9. Functional Outcomes Used by those who do not work directly with students. Academic programs can include functional outcomes in their assessment plan, but they must be in addition to, and not in place of, the three required SLO s. Measurable and meaningful. Specific and realistic. Minimum of three. Questions to keep in mind: -What kind of services do you strive to offer? -What is the purpose of the services you provide?

  10. Measures 2 Types - Direct: - Indirect: Students reflect on the learning Students demonstrate the learned knowledge/skills W s - Who: - What: - When: - Where: Who was the population being measured? What tool was used to measure? When was this measure being done? Where was this measure being done? Each SLO needs a minimum of two measures, including one direct measure and one indirect measure. It is highly recommended that each functional outcome has a minimum of two measures.

  11. Targets What is the desirable level of performance for students? What is the desirable level of performance for specific tasks and programs? Try to use specific percentages or numbers when possible. This can include scores.

  12. Findings Describes what the data shows, and whether or not a target was met. Include specific numbers and percentages when possible. Findings can show the following for targets: - Met - Not Met - Exceeded - Not Reported this Period - Partially Met ***For assessment at Midwestern State University, we ask that this option is not selected. Instead, select one of the other four options. If a target was not reported on/no data was able to be collected, please provide a brief explanation as to why.

  13. Action Plans Based on findings. Required for targets that were not met. Describes detailed steps that will be taken to improve the program or services being provided, as well as when this action will be implemented. Discusses how the target will stay the same or change for the future year, based on what the results were. If a target has consistently not been met for multiple years in a row, it is recommended to reexamine if this target is realistic or not, as well as the themes and patterns the data might show of why it has not been met. If a target has consistently been met or exceeded for multiple years in a row, changing or raising the target is recommended, or even reexamining if a new outcome should replace it if the overall goal of that outcome has been met. If the assessment plan has action plans from the previous year, they should be updated to reflect if they are completed or still in progress.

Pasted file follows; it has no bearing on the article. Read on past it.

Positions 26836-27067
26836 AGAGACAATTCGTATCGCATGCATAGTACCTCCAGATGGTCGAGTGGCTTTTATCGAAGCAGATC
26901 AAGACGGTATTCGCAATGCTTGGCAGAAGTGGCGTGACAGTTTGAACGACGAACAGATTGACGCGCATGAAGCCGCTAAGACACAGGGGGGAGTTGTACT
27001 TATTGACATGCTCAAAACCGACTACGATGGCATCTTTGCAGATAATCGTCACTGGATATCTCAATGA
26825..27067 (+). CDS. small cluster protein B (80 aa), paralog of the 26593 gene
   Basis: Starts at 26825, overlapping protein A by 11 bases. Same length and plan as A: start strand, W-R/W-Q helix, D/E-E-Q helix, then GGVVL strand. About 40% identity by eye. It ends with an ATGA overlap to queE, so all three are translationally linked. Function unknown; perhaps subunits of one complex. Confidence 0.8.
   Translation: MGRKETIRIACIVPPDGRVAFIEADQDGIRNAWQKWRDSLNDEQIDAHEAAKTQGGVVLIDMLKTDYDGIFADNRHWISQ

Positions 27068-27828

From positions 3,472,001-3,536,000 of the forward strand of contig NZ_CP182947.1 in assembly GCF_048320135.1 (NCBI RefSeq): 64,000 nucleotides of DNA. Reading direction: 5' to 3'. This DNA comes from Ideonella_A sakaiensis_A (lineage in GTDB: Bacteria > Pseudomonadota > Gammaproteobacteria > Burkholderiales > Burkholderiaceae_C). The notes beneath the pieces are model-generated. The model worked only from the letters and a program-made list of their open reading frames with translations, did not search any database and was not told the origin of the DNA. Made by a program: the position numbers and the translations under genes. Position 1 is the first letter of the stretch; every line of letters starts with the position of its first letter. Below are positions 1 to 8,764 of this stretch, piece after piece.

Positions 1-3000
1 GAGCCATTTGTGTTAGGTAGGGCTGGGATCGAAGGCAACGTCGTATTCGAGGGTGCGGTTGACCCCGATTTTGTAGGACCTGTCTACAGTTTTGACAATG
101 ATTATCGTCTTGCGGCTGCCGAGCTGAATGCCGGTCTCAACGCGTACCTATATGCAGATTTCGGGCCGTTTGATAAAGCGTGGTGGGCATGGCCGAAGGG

14. Attachments Attachments are not required, but they do a great job at supplementing the assessment process and the data that is being reported. The peer review and IE office feedback will always be attached from the previous year. Attachments can include, but are not limited to: - Examples of data that was collected - Rubrics - Student work - Meeting minutes - Findings

  15. Questions? Contact: Dr. Eboneigh Harris, Director of Planning and Assessment Hardin Administration, 207B eboneigh.harris@msutexas.edu x4567 Stephanie Mescher, Assessment Specialist Hardin Administration, 207 stephanie.mescher@msutexas.edu x4342